A definition for mentoring by @Pricen999

The mentoring role

The purpose of this article is to consider ideas focused on the world of education. I will share my ideas and opinions on everything from classroom management to assessing to lesson observations. All aspects will be considered. The blog is just my ideas, sometimes I will include references other times it will be just me sharing. Feel free to share your opinions, and thoughts I what I’m producing.

I hoping to share some future research ideas, and again gain any ideas. Enjoy my blog and hopefully, it will create debate and provide some ideas. My first blog is looking at the idea of mentoring when completing initial teaching training, with the idea of providing support and helping them within the journey of professional formation.

I would like to develop a definition for mentoring. My definition is that mentoring is help to another member of the team develop an area of their career they would like help with. As stated by Koeppen and McKay (2000) that mentoring is a process where novices gain support and encouragement from a more experienced member of staff. I would agree with the opinion of Koeppen and McKay however, I believe that the term novice causes an issue as in their opinion mentoring support could help experienced members of staff develop further. However the study by Gabel-Dunk and Craft (2004) who discuss the idea of a mentor modelling behaviour of the mentee and following in mentors footsteps, this idea was taken from Odyssey with Telemachus following Athena. Again this idea of modelling a mentee’s behaviour could help inexperienced teachers develop their skills if they have recently changed career or completing a teaching qualification.

This idea of developing a member of staff is commented by Koeppen and Mckay (2000) which comment that as you begin your career find someone to work with and share experience, a good colleague will help you reach your full potential. I understand the comments by Koeppen and McKay however what would be of concern is that the person you wish to mentor at the start of your career might not be the person to shape your career. Within Gabel-Dunk and Craft (2004) study they develop the notion of the development of an unique relationship which is where the individuals would share personal characteristics, philosophies which help determine their own direction.

The idea of developing a relationship is commented on by McLean (2004) who believes that a mentoring relationship needs to be characterised by mutual respect, understanding and trust. With developing a unique relationship it would in the researcher’s opinion that this would be developing a long-term relationship in the developing and sharing of skills and experiences. However as I stated previously that at different stages of your own development or your life then your philosophies could change which could make the unique relationship pointless or something either party clings to in an attempt to continue a mentoring system in place. There is thoughts against this idea as stated within Koeppen and Mckay (2000) as from there own experiences of working together for over fifteen years in a mentoring relationship. The length of this mentoring experience is phenomenal and shows the value of developing an effective relationship which is of benefit to both parties.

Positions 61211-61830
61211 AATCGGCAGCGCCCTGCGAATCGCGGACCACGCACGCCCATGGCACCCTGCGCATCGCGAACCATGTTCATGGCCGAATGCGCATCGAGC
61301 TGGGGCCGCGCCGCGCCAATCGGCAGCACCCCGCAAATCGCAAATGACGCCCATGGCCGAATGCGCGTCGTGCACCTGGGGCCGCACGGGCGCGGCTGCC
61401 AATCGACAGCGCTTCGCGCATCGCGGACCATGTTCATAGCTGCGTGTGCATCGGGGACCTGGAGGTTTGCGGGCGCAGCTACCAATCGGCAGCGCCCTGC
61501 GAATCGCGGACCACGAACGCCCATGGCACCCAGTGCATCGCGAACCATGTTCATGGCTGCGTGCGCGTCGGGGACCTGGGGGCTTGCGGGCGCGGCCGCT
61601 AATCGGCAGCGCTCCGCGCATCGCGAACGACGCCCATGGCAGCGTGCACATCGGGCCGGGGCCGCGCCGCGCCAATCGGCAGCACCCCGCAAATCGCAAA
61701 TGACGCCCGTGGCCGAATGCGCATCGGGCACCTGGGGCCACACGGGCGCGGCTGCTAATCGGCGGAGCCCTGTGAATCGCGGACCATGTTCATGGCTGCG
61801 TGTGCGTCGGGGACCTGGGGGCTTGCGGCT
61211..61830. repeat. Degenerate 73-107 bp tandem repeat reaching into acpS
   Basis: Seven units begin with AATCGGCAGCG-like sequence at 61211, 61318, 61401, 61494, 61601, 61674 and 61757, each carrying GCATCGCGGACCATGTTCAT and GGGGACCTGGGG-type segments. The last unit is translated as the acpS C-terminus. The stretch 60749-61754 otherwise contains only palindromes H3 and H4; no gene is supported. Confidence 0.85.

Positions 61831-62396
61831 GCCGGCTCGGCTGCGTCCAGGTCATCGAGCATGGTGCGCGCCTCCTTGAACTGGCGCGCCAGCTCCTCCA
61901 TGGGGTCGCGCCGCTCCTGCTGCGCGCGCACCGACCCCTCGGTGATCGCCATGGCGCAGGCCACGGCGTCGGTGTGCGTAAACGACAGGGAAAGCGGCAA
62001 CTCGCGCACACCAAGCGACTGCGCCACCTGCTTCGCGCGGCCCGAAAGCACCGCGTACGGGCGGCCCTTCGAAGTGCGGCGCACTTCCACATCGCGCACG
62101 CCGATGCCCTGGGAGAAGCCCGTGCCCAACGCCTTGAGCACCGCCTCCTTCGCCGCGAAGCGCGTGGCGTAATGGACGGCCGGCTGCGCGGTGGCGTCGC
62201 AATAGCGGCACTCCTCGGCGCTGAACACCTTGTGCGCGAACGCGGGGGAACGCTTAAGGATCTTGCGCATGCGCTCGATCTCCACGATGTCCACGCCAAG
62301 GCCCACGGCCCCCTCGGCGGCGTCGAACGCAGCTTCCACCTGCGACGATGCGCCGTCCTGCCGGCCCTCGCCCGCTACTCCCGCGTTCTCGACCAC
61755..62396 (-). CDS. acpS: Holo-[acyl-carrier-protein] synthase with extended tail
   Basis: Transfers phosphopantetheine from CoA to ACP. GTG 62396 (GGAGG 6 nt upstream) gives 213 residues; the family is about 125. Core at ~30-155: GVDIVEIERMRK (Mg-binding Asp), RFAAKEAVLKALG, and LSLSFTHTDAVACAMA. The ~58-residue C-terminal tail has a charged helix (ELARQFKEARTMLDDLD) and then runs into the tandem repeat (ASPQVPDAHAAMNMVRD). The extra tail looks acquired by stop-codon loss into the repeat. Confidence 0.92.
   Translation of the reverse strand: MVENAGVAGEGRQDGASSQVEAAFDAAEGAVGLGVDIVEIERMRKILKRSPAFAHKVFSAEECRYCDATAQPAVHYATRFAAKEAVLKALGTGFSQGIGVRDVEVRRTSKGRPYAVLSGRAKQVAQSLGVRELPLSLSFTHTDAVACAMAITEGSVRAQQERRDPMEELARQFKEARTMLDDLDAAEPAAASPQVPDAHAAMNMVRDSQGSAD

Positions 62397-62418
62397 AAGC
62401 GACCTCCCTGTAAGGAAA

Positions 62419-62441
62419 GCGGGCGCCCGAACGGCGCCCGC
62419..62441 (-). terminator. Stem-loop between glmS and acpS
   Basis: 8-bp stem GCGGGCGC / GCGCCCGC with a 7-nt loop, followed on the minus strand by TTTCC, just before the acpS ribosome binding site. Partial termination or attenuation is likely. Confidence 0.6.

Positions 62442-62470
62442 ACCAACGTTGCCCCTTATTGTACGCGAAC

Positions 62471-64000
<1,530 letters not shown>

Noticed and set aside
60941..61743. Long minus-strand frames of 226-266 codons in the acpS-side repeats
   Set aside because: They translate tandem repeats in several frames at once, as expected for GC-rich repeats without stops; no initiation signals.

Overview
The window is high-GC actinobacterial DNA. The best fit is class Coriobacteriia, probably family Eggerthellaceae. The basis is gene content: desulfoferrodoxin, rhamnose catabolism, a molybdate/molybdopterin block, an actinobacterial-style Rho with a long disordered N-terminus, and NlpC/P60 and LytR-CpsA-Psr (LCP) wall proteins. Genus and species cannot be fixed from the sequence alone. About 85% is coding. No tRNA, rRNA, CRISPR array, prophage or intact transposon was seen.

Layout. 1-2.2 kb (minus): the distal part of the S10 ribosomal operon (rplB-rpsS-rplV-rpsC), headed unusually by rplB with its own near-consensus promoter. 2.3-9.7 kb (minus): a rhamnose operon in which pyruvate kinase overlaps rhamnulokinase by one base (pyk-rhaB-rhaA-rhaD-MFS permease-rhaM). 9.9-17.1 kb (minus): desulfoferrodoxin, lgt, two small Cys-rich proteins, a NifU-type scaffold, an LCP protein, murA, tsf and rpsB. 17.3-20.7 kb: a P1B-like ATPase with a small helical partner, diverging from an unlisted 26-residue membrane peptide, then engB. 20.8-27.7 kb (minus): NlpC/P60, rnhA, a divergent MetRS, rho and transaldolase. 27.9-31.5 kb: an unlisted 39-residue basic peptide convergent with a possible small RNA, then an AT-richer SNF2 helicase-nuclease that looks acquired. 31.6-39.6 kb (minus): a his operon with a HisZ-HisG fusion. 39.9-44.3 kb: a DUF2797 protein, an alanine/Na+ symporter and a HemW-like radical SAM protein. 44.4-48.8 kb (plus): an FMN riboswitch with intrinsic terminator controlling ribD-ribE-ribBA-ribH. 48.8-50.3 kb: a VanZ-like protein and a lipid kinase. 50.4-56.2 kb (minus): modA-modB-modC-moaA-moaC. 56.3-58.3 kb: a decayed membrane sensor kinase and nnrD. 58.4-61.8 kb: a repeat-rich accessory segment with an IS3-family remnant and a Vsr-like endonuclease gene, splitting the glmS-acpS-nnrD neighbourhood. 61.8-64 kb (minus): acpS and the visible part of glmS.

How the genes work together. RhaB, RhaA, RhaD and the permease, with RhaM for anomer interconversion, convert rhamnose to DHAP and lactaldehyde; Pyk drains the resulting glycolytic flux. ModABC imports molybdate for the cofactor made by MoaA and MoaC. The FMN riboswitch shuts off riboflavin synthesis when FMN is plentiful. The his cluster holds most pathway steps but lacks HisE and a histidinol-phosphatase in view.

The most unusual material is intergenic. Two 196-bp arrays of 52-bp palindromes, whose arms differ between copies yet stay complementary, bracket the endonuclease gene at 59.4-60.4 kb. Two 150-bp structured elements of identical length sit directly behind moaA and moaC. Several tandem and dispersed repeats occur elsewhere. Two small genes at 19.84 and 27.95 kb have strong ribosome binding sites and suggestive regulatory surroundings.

At present the need for a mentor has been considered and the research suggests that it can aid with the development of skills and experiences, however does the mentor need to be from within the same curriculum area? Research conducted by McLean (2004) stated that development of individuals was affected due to the subjects in the studying stating they were unable to share similar experiences and not provide support in the technical aspects of the subject matter. Acknowledge that the study conducted is limited to a specific group of subjects. However I’m of the opinion the curriculum within a peer mentoring system should not affect the development of skills and experiences.

As I am from a further education environment then completion of a relevant subject degree would be necessary in order to teach, therefore consideration would be for the development of teaching skills and experiences is what is required from a mentoring relationship. Therefore in theory it would be acceptable to have a mentoring relationship with a lecturer from a different subject area as long as previously stated that there is the sharing of similar personal characteristics and philosophies.


McLean, M. (2004). Does Curriculum matter in peer mentoring? From mentee to mentor in problem-based learning: a unique case study. Mentoring and Tutoring: Partnership in Learning. 12 (2) 173-186

Koeppen, K. and Mckay, J. (2000). Who is Telemachus? long term mentoring in education. Teacher Development. 4 (3) 425-435.

Gabel-Dunk, G. and Craft, A. (2004). The Road to Ithaca: a mentee’s and mentor’s journey. Teacher Development. 8 (2) 277-296

This is a re-blog post originally posted by Nathan Price and published with kind permission. The article was originally published in 2015, and updated in 2019 by UKEd Editorial in accordance with website policy and upgrade changes.

The original post can be found here.

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The Editorial Account of UKEdChat, managed by editor-in-chief Colin Hill, with support from Martin Burrett from the UKEd Magazine. Pedagogy, Resources, Community.

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